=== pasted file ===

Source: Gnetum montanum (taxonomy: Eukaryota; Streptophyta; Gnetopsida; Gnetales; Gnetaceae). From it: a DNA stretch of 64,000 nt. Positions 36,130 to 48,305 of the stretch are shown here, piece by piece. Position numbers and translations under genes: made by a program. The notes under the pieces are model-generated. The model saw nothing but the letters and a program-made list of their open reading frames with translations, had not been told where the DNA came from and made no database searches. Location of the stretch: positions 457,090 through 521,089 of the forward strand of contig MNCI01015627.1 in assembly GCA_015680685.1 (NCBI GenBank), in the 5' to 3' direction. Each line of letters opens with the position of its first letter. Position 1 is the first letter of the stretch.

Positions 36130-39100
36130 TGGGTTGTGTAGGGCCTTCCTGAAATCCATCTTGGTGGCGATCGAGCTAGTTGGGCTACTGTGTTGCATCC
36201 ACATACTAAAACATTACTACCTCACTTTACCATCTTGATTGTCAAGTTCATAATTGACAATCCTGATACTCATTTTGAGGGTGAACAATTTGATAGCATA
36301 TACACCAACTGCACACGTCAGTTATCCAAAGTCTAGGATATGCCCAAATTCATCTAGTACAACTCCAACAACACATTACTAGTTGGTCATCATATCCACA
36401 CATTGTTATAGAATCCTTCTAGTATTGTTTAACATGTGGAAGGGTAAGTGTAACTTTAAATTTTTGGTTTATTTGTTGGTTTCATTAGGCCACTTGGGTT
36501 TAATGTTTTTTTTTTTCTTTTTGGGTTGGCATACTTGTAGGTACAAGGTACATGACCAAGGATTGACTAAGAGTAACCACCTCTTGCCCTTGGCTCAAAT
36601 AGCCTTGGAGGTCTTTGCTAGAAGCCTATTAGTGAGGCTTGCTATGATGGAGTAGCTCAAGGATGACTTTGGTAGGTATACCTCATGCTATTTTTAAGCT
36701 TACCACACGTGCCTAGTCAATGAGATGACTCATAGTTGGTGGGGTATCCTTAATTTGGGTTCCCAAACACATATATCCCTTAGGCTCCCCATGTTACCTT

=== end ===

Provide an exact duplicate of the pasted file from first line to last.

Source: Gnetum montanum (taxonomy: Eukaryota; Streptophyta; Gnetopsida; Gnetales; Gnetaceae). From it: a DNA stretch of 64,000 nt. Positions 36,130 to 48,305 of the stretch are shown here, piece by piece. Position numbers and translations under genes: made by a program. The notes under the pieces are model-generated. The model saw nothing but the letters and a program-made list of their open reading frames with translations, had not been told where the DNA came from and made no database searches. Location of the stretch: positions 457,090 through 521,089 of the forward strand of contig MNCI01015627.1 in assembly GCA_015680685.1 (NCBI GenBank), in the 5' to 3' direction. Each line of letters opens with the position of its first letter. Position 1 is the first letter of the stretch.

Positions 36130-39100
36130 TGGGTTGTGTAGGGCCTTCCTGAAATCCATCTTGGTGGCGATCGAGCTAGTTGGGCTACTGTGTTGCATCC
36201 ACATACTAAAACATTACTACCTCACTTTACCATCTTGATTGTCAAGTTCATAATTGACAATCCTGATACTCATTTTGAGGGTGAACAATTTGATAGCATA
36301 TACACCAACTGCACACGTCAGTTATCCAAAGTCTAGGATATGCCCAAATTCATCTAGTACAACTCCAACAACACATTACTAGTTGGTCATCATATCCACA
36401 CATTGTTATAGAATCCTTCTAGTATTGTTTAACATGTGGAAGGGTAAGTGTAACTTTAAATTTTTGGTTTATTTGTTGGTTTCATTAGGCCACTTGGGTT
36501 TAATGTTTTTTTTTTTCTTTTTGGGTTGGCATACTTGTAGGTACAAGGTACATGACCAAGGATTGACTAAGAGTAACCACCTCTTGCCCTTGGCTCAAAT
36601 AGCCTTGGAGGTCTTTGCTAGAAGCCTATTAGTGAGGCTTGCTATGATGGAGTAGCTCAAGGATGACTTTGGTAGGTATACCTCATGCTATTTTTAAGCT
36701 TACCACACGTGCCTAGTCAATGAGATGACTCATAGTTGGTGGGGTATCCTTAATTTGGGTTCCCAAACACATATATCCCTTAGGCTCCCCATGTTACCTT